As someone who has actually helped to (unofficially) localize a few DQ games... I totally understand that sometimes the urge to pun is just too great to overcome.
 
It's hard to reconcile these two view points as a single person. I guess I do enjoy some good wordplay. But puns are the scraps at the bottom of the barrel. Only when they sound natural to say and hear in context and also strictly adhere to the meaning of the original source text while also being clever should they be used.
That said, I love it when these games use alliteration or rhyming to add flavor.
Honestly, I'd love to see Daniel Handler (Lemony Snicket) write an English DQ script. I feel his style would be incredibly on-brand for the series while also not getting cheesy. But I don't even know if he plays video games.
 
Most of the puns that are particularly memorable to me have already been mentioned, but here's one that hasn't: Count Uptaten of Uptaten Towers. This is one I actually like, as it wasn't obvious. It wasn't until my third playthrough of V DS that I even knew it was a pun, and it had to be pointed out by someone else. Until then, I had always thought to pronounce Uptaten as "up-tay-ten".
 
One other thing I feel like mentioning, while not really a pun, is the city of Al Balad (pardon my spelling, it's foreign and I don't have an example in front of me) in DQ7. This was called Dune in the PS1 version. While I prefer the name Dune (to me it just sounds cooler, maybe it's nostalgia), I have to give credit where credit is due: the new localization gets this one more accurate! In Japanese, Dune and Dune Palace are just known as the "Desert City" and "Desert Palace", with no actual names. Well, "Al Balad" actually just means "The City" in (I might have the next part wrong) Arabic. (Dune was probably chosen in the original because it was only 4 letters, making it fit in the Return menu without resizing.)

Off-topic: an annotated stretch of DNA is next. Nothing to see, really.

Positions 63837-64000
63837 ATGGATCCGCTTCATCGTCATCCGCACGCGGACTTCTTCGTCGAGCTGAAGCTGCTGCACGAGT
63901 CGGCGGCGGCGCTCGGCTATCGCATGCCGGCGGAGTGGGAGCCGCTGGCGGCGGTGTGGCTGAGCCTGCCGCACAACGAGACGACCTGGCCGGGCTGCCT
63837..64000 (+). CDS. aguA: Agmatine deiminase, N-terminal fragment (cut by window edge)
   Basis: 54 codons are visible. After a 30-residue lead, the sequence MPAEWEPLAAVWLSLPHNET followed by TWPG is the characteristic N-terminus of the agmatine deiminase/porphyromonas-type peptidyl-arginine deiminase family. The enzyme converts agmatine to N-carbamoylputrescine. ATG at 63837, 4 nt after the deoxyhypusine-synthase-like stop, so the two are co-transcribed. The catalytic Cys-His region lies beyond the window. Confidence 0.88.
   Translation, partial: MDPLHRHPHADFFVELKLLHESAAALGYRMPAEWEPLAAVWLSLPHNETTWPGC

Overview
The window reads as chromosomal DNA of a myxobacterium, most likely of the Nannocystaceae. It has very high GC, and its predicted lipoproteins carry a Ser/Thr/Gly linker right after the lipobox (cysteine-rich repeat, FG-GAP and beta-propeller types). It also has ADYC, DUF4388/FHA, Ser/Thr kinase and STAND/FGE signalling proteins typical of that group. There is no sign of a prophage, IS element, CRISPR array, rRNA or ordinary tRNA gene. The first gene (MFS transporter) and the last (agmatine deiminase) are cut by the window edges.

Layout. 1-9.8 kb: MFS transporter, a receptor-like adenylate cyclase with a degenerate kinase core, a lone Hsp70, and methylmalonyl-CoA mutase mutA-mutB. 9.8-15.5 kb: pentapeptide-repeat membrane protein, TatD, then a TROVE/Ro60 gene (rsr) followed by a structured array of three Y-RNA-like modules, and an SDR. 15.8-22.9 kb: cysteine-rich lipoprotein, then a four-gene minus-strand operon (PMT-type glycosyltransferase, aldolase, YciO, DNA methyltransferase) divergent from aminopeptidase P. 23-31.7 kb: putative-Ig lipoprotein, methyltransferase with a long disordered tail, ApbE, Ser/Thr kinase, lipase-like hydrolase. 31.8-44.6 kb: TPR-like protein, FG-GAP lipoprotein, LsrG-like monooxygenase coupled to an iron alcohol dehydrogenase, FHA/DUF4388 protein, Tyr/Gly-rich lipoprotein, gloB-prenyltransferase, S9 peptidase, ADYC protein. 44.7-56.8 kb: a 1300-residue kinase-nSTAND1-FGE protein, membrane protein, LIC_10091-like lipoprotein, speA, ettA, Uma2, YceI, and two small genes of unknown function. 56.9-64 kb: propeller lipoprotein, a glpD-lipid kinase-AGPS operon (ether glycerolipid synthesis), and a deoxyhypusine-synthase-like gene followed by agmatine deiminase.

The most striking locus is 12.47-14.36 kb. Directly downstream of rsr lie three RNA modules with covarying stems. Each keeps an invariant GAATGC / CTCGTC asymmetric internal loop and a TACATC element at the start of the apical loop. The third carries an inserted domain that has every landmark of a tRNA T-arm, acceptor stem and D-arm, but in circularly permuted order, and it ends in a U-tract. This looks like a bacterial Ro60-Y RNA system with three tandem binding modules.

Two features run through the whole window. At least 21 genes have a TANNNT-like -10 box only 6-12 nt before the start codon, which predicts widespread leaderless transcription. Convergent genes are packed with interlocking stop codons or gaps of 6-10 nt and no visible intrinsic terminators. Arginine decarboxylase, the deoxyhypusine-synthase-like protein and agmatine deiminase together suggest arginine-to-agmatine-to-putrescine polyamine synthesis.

I actually love the incorporation of other languages and dialects in the modern DQ localizations, but feel it could be done better. For example, in DQ4's Straithbale, the citizens say "bairns" rather than "children". I think it's neat when different parts of the world use varied language. However, while having matching accents for these dialects is great where the games are voiced, I don't need to read "Hoo aboot this", it's just distracting and sometimes hard to understand. Just spell things right for God's sake. On a similar note, if a character slips into their localized "native" language, don't repeat it in English every time. If a character says, "Lo siento" it's redundant for them to immediately say "I'm sorry". I get this is there for people who may not know the foreign expression, but either choose to naturally weave in these "native" interjections so that they can easily be learned through context, or COMMIT TO TRANSLATING TO THE ACTUAL TARGET LANGUAGE. Either way works great, but together they sound dumb, and a little patronizing.